Then, about half way through, Fedora does a very odd thing. We return to the funeral, are told some information which is quite a surprise, then flash back again and again as things are gradually clarified, though these flashbacks are not always in order. There are moments of horror [a botched operation], emotional family drama [Fedora not having time for her later wayward daughter], romance [Michael York playing himself], and a rather beautiful scene, full of, for once in this film, unashamed warmth, photographed just as the sun is beginning to go down in the garden of Fedora’s villa, where Fedora gets an honorary Oscar from no less than Henry Fonda. However, some of what occurs really is hard to swallow, though this is a movie that seems to have at least half a foot in the world of the fantastic anyway [sheep embryos and baboon semen are apparently two of the ingredients that keep people looking young] what with allusions to mad scientist films, The Portrait Of Dorian Gray, and others. I remain not entirely sure that Wilder and Diamond really sorted out how best to tell their story, but on the other hand the way they do so is actually quite innovative. It also becomes a bit hard to be sympathetic towards Fedora herself, who is extremely cruel to her daughter and virtually becomes the villain of the piece, but then I suppose that is the idea and connected to Wilder’s mixed feelings about Hollywood himself. With Dr. Vando too likeably quirky to seem evil, the only totally hateful person turns out to be Miss Balfour, whose fanatical devotion to Fedora hints at a lesbian aspect. It’s a cliched character, but Frances Sternhagen is really formidable in the part despite never once engaging in histrionics.
Partly dealing as it does with the passing of the studio system [whereas Sunset Boulevard looked back at the silent days], Wilder and Diamond can’t help providing a few digs at ‘modern’ [well, as it was in the 1970’s] Hollywood which may rub some viewers up the wrong way. “The kids with beards have taken over” says Dutch at one point. “They don’t need a script, just give them a handheld camera with a zoon lens” [thank God Dutch wasn’t around nowadays]. But then there’s so much to ponder upon in this film and agree with as it takes on ever-important issues like the price of fame, the longing for eternity, our obsession with youth, and the idea that image is everything. And Wilder not only takes a good hard look at the artifice, glamour and cruelty of the Golden Age of Hollywood, something he clearly waxes nostalgic for but understands its negative aspects too, but also, in a sense, himself. Fedora also seems to show a filmmaker taking a good look at his own place in the world of cinema, hoping that the legacy he will leave will be enough [of course he had no fears on that score] despite changing fashions, and coming to terms with his own mortality. It’s probably the most personal film Wilder even made and, partly because of that, also his most moving.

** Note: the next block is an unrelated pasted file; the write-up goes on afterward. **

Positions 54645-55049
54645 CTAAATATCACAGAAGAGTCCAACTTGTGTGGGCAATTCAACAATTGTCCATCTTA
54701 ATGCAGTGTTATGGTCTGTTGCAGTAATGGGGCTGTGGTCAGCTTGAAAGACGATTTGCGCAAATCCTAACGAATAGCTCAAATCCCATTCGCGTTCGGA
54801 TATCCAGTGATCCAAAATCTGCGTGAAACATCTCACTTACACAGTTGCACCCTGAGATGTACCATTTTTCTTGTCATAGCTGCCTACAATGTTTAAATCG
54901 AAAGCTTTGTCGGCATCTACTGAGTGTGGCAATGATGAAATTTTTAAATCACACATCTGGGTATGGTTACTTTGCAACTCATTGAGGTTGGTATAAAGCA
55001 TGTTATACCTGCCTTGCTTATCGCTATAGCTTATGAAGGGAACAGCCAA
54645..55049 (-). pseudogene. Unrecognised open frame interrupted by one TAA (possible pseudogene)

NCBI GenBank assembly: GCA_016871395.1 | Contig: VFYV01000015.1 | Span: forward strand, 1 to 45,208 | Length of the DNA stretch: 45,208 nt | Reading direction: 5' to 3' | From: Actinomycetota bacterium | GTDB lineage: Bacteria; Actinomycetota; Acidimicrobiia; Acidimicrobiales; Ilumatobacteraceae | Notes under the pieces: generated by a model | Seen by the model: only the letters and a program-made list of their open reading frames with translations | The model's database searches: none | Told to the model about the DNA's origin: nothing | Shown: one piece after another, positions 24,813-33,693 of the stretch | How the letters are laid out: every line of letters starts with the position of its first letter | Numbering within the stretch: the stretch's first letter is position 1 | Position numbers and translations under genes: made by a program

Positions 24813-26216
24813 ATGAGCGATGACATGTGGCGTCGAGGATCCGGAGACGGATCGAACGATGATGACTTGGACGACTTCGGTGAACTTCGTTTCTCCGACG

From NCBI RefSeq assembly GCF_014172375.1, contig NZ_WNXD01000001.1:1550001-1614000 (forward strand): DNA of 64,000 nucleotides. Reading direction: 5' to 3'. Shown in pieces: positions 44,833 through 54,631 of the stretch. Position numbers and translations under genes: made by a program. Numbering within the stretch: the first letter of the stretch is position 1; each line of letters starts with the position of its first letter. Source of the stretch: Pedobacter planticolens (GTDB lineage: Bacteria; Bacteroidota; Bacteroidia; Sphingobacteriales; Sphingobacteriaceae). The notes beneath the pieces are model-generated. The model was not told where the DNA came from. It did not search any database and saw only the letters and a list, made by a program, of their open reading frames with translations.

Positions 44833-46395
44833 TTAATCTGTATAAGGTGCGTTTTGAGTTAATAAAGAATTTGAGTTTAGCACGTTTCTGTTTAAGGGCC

While Holden is fine and Jose Ferrer damn near steals every scene he’s in, Marthe Keller, while she certainly has an air of mystery about her, doesn’t quite possess the magnetism to convincingly play a Hollywood superstar clearly inspired by Marlene Dietrich and Greta Garbo, though she does okay for the most part. Cinematographer Gerry Fisher helps give Fedora a look than is a bit more interesting than your typical later Wilder picture, especially in some of the Corfu scenes which have a hazy, white glow to them. Miklos Rozsa’s score is one of his simpler efforts, built largely around a theme for Fedora which is full of longing and tragedy, but it helps link Fedora to the past with its unashamedly old fashioned approach, despite the obvious lack of music in some key scenes which originally had some scoring. Fedora may have a few clunky aspects but it is a fascinating and really quite philosophical film that deserves to be much more widely seen than it is. And it may not be an all-time classic like Sunset Boulevard, but in some ways it’s more relatable and more pertinent to the times we will live in now. Norma Desmond’s career may have been destroyed by the talkies, but Fedora’s was ruined by her own vanity.
Fedora has had previous Blu-ray releases in Germany where it underwent a restoration, France and the US. I haven’t seen any of these previous releases but I believe that these Blu-rays of the film are based on the same print. The colours in Eureka Entertainment’s release are very strong and the detail in the panoramic shots is just stunning, though some may find some of the outdoor Corfu scenes a bit too grainy. Eureka’s disc sadly lacks a documentary about the film that was on the European discs, but it does retain a very brief restoration comparison and adds the footage that was deleted in 1978. It reveals that what was cut was mainly little pieces of scenes rather than scenes themselves, though you get a bit more of the amusing hotel manager character, a moment where Frances Sternhagen’s character actually utters a smile for once, a much longer hospital escape containing most of Rozsa’s discarded music cue for the scene, and a much longer 1947 flashback with the young Dutch becoming exhausted from rushing around doing loads of jobs, which explains why he yawns at the sight of Fedora’s breasts.
*New high-definition 1080p presentation*
*English subtitles for the deaf and hearing impaired
*A booklet featuring a new essay by film scholar Neil Sinyard, a new essay by critic and filmmaker David Cairns, a vintage piece on the film’s production, and archival imagery